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Two mid-level officers of Armenia’s armed forces, who were fired on extortion charges late last year, will not stand trial and risk imprisonment because of "repenting" their alleged crimes, military investigators said on Friday.


Vartan Martirosian, the commander of an army battalion stationed in the southern Ararat province, and his deputy Artur Karapetian were arrested in mid-October and released on bail two weeks later.

Martirosian allegedly forced soldiers serving there on a contractual basis to borrow loans from commercial banks and give them to him. Karapetian, for his part, was accused of illegally collecting 1 million drams ($2800) from servicemen, ostensibly for buying a computer for his commander. Both men were formally relieved of their duties in mid-November.

Armen Harutiunian, head of the Armenian Defense Ministry’s Investigative Department, told RFE/RL’s Armenian service that the criminal case against them has been dropped because of their “meaningful repentance.” He would not say whether they will be reinstated in their previous positions.

A Defense Ministry spokesman clarified that Armenian law allows Martirosian and Karapetian to resume their military service. Reports in the Armenian press have claimed that Colonel-General Yuri Khachaturov has already promised Martirosian a new job.

Martirosian is said to be a friend of Khachaturov’s son, who commands a bigger army detachment deployed in Ararat.

The sackings of the two officers were among a series of punitive measures taken by the Defense Ministry against several dozen army servicemen after a spate of non-combat deaths and other violent incidents in the army ranks.

The military investigators’ decision to spare them potential imprisonment will be seized upon by human rights campaigners and other government critics who dismiss the Armenian military’s pledges get tougher on army crime.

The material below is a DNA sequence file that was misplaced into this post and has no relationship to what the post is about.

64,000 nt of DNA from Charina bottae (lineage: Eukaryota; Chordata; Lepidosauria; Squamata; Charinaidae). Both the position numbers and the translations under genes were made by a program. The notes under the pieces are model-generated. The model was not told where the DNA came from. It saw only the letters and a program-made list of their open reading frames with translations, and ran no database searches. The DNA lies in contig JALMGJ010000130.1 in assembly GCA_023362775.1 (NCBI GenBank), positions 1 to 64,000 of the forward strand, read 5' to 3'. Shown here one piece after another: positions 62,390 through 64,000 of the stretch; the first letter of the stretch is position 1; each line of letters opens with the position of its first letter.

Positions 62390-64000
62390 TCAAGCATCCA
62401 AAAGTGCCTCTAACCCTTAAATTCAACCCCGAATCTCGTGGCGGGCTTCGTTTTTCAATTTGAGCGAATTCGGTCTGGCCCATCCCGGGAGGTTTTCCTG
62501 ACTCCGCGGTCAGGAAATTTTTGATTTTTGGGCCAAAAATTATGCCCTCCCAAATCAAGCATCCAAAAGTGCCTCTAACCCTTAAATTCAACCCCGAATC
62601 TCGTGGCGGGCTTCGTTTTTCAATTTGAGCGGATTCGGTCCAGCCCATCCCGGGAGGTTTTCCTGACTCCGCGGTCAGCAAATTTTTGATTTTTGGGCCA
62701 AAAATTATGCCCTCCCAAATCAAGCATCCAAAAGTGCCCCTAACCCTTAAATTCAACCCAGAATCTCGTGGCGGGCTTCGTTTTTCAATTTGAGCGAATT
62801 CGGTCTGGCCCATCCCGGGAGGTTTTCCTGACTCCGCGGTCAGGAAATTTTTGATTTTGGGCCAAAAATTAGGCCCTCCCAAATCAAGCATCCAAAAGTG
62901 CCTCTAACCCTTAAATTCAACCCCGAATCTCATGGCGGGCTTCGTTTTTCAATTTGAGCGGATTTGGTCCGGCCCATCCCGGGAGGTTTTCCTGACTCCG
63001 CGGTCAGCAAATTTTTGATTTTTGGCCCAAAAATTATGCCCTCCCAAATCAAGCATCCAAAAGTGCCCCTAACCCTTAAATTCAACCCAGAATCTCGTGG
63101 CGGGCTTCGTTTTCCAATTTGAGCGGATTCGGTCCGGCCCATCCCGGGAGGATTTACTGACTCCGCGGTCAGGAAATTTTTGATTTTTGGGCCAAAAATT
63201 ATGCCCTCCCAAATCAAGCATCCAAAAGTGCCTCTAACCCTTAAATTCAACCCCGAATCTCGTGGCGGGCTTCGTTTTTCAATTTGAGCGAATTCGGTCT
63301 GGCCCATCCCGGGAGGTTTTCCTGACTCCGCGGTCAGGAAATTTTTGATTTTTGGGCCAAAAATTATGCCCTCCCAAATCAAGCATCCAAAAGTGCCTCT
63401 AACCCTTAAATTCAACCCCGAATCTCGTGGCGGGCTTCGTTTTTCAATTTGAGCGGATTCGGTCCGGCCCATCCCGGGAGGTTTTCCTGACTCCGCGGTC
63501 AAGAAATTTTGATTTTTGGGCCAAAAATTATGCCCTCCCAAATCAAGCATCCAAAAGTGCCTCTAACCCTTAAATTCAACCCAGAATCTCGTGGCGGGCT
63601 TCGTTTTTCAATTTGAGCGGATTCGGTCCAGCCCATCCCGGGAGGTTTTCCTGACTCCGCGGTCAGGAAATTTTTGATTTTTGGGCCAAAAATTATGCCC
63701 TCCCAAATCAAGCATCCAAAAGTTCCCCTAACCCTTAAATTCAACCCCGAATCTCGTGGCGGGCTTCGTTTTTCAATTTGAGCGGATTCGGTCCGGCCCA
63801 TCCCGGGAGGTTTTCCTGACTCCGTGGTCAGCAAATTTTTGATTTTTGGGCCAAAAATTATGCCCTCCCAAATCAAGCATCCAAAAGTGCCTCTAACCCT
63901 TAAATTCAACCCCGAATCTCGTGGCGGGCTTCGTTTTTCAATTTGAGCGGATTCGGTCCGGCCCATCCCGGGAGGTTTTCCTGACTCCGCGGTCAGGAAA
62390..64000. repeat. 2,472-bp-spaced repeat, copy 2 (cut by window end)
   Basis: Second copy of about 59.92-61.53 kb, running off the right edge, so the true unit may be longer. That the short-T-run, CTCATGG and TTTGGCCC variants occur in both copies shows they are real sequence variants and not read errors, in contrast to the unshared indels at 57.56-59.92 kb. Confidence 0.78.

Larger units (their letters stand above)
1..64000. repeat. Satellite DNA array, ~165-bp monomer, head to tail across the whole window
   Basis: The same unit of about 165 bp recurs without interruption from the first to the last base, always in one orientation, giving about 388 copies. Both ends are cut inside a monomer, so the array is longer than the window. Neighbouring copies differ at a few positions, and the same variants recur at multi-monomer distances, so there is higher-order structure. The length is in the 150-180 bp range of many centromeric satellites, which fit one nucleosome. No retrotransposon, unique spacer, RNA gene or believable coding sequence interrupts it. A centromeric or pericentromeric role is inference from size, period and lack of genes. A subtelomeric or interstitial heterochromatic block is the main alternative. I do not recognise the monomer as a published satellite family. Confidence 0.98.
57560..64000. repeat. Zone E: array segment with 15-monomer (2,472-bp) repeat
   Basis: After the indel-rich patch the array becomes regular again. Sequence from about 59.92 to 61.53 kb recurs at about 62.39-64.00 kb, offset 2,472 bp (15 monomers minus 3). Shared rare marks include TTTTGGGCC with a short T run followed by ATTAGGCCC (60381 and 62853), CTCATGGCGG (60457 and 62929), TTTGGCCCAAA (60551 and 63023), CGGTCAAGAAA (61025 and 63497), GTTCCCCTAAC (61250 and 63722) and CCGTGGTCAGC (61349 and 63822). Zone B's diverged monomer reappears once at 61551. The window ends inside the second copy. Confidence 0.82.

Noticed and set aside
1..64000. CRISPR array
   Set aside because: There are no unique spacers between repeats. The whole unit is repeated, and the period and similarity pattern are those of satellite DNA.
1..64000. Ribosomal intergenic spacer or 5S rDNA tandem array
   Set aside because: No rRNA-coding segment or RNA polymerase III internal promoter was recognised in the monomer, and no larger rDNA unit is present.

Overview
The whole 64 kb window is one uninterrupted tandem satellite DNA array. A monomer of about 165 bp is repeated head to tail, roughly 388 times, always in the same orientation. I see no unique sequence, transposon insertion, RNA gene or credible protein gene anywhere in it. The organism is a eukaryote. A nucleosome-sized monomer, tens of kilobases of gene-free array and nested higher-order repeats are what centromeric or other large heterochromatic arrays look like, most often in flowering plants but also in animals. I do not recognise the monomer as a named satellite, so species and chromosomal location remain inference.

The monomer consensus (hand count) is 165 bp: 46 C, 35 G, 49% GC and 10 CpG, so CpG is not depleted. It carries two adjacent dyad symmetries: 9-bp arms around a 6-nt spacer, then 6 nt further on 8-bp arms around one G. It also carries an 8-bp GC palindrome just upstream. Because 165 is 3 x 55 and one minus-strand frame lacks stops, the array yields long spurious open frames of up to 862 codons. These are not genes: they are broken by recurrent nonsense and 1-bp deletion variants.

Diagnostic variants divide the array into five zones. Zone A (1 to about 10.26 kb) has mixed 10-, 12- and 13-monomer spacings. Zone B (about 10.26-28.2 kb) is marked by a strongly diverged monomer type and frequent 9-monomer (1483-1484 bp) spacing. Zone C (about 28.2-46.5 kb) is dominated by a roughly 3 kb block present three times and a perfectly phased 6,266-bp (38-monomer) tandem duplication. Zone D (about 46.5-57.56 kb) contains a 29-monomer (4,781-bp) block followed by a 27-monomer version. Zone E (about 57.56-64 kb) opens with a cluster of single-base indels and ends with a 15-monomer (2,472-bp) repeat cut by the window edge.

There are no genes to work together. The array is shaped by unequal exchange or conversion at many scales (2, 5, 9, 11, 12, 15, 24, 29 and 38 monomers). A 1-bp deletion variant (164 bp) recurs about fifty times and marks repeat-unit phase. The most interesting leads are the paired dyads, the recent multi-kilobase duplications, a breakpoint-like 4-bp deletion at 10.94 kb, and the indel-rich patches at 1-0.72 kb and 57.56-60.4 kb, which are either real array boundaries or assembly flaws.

Avetik Ishkhanian of the Armenian Helsinki Committee said it was the result of a “dubious and untrustworthy process.” “This raises doubts about the objectivity of the investigation,” he told RFE/RL’s Armenian service.

Ishkhanian also objected the officers’ possible return to the armed forces. “I don’t think that anyone would sincerely repent in such cases and resist more such temtpations in the future,” he said.

Artur Sakunts, a Vanadzor-based activist monitoring army abuses, condemned the investigators’ decision in even stronger terms. “We can say with sarcasm that this was a great present to the army and the society on the occasion of Army Day [marked on January 28,]” Sakunts told RFE/RL’s Armenian service. “This is an example of favoritism towards individuals who committed a crime.”

Defense Minister Seyran Ohanian insisted on Friday that the military is now “thinking more seriously about our shortcomings” and will do more strengthen the army discipline this year.

Ohanian, who reportedly has an uneasy rapport with Khachaturov, indicated at the same time that sweeping changes in the army’s top brass are unlikely. “Those officers who are able to meet those requirements that are set … by the Defense Ministry will constantly serve and work with us,” he told journalists. “As for those who fall short, we give them positions corresponding to their potential.”
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